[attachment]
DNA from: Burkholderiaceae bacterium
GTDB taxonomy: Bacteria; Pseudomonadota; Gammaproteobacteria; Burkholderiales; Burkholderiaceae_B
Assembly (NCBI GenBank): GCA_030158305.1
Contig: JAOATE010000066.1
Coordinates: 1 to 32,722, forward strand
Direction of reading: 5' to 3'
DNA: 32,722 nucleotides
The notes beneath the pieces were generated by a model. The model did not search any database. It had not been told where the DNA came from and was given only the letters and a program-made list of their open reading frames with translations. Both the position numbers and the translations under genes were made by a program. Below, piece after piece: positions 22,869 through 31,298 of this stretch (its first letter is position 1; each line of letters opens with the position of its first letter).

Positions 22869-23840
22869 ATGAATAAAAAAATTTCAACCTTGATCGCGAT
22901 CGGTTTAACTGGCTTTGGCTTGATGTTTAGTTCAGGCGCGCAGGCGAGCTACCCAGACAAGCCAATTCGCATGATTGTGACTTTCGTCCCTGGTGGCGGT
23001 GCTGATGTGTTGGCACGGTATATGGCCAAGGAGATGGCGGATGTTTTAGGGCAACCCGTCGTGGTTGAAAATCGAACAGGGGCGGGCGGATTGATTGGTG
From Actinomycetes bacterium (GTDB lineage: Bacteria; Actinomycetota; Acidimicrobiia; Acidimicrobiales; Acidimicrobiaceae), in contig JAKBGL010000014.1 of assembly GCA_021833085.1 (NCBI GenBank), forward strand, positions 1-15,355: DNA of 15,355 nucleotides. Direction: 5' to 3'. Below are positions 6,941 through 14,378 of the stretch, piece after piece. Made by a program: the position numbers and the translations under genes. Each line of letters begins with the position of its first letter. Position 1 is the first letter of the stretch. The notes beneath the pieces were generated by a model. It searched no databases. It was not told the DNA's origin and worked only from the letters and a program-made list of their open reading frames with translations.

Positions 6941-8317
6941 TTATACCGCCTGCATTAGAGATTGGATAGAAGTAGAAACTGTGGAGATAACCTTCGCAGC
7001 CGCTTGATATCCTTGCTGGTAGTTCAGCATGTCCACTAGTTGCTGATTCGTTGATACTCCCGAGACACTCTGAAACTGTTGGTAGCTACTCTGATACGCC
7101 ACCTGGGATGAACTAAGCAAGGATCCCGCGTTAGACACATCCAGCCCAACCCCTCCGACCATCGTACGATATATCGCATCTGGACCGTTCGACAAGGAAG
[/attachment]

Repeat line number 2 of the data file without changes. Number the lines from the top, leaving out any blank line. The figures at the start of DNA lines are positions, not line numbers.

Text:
GTDB taxonomy: Bacteria; Pseudomonadota; Gammaproteobacteria; Burkholderiales; Burkholderiaceae_B